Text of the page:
The start of December saw some cracks develop in the US hide market’s stable footing. Producers who had been well positioned on popular steer selections eventually found making sales at steady levels more difficult. Also, demand for wet-blue was reported to be dragging the market down because demand, especially for footwear, was minimal.

 The price of heavy Texas steers remained fairly steady, although by the end of November rumours of sales below market level were common. Seasonal weights were reported to sell at $25.00, and volumes were not substantial and prices remained weak. Colorados also dropped back, losing $2.00 by the start of December, with 62/64lb selections selling for $24.00. Hides for the automotive sector were still under pressure and were difficult to sell, which pushed the price down. Heavy native steers were reported to sell dollars lower at $36.00.

The cow sector managed to keep prices relatively steady thanks to decent demand, driven by how inexpensive the selections were. Some sellers were still able to move enough cow hides at stable levels.


Overall, export sales were higher in October, both for salted hides and wet-blue. Rawhide sales averaged 514,175 weekly, which is 23% higher than September’s average and 21% more than October 2021. It’s also the highest October average since at least 2013. On the other hand, rawhide shipments averaged 401,300 weekly in October, down 15% from September and 1% from October 2021.

With regard to wet-blue, sales were up dramatically. October wet-blue sales averaged 165,950. This is 120% more than September’s average and 16% higher than October 2021. By contrast, shipments were a little lower. Wet-blue shipments averaged 147,550 in October. The figure is down 5% from September’s average and 4% from October 2021.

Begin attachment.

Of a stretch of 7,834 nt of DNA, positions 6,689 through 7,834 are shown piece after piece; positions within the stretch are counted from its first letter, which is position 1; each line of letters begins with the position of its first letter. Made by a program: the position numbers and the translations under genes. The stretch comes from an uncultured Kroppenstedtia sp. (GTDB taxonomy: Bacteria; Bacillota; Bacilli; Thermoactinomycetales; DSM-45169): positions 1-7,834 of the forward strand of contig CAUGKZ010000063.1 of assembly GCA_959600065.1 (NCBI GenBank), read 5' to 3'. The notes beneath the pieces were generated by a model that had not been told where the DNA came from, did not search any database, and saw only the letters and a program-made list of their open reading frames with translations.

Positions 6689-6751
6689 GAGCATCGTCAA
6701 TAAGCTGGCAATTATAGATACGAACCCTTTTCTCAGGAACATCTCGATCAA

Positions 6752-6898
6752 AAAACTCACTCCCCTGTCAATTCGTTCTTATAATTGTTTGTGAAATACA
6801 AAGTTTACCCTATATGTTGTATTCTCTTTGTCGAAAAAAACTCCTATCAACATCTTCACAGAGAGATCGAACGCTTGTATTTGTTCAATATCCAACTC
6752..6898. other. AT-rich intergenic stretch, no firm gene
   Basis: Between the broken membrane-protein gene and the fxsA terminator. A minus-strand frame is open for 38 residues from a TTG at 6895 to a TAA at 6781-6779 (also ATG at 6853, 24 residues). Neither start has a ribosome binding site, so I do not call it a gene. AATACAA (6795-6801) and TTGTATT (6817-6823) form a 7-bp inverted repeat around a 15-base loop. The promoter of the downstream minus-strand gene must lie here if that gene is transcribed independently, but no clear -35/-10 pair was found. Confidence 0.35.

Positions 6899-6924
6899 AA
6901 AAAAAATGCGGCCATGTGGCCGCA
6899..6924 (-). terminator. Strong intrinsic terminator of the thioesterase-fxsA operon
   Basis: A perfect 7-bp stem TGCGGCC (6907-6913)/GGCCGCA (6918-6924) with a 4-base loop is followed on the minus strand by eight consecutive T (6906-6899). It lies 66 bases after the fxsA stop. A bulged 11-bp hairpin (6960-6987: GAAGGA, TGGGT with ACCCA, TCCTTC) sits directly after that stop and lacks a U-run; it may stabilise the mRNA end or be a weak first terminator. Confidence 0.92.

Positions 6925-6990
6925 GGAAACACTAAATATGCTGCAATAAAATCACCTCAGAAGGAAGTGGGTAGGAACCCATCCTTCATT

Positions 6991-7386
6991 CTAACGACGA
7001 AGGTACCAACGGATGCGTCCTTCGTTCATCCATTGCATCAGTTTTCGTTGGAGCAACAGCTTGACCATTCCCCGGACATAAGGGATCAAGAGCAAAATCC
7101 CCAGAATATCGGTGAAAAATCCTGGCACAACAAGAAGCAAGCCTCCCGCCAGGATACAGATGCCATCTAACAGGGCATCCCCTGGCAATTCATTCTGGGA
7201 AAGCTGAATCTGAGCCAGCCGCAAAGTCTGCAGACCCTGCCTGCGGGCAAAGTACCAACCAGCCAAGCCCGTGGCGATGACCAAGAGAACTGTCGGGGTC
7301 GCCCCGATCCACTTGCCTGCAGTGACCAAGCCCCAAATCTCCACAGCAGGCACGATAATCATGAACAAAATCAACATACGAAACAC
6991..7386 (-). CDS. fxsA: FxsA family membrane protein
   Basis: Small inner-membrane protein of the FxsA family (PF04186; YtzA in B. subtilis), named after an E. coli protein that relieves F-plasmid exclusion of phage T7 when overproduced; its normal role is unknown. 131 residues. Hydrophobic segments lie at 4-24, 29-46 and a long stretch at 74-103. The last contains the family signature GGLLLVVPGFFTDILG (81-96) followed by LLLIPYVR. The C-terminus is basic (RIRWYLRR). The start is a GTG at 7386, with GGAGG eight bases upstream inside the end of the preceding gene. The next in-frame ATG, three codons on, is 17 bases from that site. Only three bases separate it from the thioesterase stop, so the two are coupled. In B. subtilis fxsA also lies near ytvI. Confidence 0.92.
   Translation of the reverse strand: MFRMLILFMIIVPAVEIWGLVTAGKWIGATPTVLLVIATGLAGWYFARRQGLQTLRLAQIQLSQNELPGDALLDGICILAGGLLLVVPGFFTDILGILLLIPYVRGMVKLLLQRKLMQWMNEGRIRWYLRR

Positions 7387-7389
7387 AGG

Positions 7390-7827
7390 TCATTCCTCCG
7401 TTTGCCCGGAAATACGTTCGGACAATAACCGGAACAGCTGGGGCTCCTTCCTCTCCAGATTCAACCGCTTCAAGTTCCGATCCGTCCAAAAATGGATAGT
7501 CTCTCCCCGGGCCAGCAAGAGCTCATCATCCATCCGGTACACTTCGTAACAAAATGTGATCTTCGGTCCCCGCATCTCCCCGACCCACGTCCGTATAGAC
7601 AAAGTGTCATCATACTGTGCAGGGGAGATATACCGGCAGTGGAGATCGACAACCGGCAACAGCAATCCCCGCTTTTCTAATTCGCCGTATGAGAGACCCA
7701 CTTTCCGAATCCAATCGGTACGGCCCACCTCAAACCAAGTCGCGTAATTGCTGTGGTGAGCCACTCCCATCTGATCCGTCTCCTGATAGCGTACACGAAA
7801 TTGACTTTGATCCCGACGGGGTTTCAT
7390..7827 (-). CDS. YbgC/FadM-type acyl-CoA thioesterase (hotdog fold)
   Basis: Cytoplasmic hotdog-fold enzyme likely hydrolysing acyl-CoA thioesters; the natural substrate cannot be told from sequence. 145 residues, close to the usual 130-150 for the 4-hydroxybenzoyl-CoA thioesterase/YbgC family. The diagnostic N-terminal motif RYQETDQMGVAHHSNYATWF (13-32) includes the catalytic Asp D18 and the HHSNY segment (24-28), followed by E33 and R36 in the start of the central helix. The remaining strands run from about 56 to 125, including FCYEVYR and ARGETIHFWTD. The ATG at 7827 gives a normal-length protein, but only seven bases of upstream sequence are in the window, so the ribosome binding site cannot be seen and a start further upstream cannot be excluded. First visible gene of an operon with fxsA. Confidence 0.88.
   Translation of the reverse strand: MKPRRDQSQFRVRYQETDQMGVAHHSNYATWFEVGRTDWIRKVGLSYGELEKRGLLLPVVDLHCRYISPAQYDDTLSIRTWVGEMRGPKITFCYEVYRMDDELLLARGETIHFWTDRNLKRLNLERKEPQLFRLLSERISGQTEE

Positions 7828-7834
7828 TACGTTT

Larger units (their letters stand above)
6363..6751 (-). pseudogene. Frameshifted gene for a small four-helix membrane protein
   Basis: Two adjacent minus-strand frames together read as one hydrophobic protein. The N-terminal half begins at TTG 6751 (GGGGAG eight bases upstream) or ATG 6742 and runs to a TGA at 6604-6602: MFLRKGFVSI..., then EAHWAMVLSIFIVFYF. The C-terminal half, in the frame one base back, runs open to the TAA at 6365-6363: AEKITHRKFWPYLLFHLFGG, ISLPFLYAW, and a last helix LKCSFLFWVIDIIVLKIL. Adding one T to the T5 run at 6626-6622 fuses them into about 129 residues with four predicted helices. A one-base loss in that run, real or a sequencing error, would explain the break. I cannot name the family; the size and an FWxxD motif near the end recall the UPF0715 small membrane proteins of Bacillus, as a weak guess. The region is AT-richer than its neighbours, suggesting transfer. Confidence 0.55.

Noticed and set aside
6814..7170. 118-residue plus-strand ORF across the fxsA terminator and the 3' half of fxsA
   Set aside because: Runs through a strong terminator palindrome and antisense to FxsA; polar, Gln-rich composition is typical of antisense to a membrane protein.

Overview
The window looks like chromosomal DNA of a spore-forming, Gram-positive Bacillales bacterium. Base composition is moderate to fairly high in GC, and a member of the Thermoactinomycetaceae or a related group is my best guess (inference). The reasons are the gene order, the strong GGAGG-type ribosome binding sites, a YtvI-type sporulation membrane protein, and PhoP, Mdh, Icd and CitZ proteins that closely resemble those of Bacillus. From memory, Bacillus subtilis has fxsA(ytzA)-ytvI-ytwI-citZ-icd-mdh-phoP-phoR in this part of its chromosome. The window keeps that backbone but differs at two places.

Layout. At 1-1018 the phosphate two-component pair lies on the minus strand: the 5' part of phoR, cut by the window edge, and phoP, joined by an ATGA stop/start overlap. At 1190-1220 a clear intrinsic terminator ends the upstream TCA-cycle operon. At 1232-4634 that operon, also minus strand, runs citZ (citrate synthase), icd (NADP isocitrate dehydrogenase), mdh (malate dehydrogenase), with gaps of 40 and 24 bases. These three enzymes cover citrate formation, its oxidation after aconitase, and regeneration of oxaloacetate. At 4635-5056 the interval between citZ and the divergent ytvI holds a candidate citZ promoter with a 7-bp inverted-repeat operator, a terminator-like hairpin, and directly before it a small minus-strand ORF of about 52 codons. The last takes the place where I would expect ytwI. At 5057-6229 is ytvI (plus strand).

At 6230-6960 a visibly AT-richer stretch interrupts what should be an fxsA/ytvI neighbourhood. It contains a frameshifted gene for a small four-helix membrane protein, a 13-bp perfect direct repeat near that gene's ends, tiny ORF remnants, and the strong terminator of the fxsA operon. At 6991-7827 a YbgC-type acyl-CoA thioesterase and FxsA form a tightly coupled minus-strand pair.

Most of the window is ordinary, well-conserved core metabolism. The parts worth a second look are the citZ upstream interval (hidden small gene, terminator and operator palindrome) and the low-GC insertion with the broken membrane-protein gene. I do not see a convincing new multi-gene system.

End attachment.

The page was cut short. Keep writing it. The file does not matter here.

Cattle numbers

 Cattle and calves on feed for the slaughter market in the US for feedlots with capacity of 1,000 or more head totalled 11.7 million head on 1 November 2022. The inventory was 2% below 1 November 2021.

Placements in feedlots during October totalled 2.11 million head, 6% below 2021. Placements were the lowest for October since the series began in 1996. Net placements were 2.05 million head. During October, placements of cattle and calves weighing less than 600lb were 545,000 head, 600– 699lb were 465,000 head, 700–799lb were 450,000 head, 800–899lb were 378,000 head, 900–999lb were 190,000 head, and 1,000lb and greater were 80,000 head.